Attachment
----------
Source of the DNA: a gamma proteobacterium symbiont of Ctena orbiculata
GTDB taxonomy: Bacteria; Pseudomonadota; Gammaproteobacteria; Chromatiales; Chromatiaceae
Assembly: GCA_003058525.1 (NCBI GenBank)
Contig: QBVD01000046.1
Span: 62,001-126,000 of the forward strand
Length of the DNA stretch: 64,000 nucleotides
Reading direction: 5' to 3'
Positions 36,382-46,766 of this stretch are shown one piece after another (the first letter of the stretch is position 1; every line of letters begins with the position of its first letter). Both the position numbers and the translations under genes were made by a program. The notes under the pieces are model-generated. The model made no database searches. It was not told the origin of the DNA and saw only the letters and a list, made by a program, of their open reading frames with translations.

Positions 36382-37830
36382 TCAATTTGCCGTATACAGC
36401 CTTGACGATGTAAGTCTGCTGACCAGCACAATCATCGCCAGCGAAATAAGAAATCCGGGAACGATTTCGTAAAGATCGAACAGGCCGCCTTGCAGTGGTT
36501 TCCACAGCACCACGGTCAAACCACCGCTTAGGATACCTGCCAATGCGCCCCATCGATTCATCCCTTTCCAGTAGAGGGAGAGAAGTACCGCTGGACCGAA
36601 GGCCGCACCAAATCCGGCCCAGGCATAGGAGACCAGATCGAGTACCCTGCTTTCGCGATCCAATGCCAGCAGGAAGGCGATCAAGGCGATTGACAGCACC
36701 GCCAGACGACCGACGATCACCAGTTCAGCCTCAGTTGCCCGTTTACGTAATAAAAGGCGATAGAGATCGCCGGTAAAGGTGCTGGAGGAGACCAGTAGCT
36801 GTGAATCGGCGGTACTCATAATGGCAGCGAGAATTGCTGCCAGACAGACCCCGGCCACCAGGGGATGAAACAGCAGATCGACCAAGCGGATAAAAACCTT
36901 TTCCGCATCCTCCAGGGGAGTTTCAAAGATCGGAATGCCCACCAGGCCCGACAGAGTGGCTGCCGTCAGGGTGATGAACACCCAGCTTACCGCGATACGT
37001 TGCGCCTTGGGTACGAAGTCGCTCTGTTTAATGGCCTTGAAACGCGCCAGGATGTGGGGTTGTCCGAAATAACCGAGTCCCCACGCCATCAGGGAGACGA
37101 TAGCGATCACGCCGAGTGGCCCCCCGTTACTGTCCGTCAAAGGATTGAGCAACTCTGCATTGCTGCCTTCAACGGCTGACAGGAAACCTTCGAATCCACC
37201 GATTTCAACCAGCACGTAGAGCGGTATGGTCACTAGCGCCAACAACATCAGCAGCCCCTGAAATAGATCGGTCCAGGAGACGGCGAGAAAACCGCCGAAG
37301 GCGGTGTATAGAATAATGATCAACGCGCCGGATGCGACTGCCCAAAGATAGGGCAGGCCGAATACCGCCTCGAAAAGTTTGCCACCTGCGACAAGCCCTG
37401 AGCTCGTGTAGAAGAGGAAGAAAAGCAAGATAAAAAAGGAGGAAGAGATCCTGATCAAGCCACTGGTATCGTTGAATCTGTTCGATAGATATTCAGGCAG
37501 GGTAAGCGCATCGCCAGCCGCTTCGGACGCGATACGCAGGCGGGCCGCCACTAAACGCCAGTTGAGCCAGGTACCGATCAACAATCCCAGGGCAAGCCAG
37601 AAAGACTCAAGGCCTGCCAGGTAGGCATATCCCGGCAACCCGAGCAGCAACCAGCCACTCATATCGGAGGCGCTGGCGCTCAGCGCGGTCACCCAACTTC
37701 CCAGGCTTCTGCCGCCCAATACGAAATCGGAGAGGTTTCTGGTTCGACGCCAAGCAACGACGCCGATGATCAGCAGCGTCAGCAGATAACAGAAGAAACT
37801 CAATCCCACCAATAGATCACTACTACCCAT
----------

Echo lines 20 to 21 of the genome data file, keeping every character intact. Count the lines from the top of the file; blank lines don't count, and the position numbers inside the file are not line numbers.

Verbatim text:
37301 GCGGTGTATAGAATAATGATCAACGCGCCGGATGCGACTGCCCAAAGATAGGGCAGGCCGAATACCGCCTCGAAAAGTTTGCCACCTGCGACAAGCCCTG
37401 AGCTCGTGTAGAAGAGGAAGAAAAGCAAGATAAAAAAGGAGGAAGAGATCCTGATCAAGCCACTGGTATCGTTGAATCTGTTCGATAGATATTCAGGCAG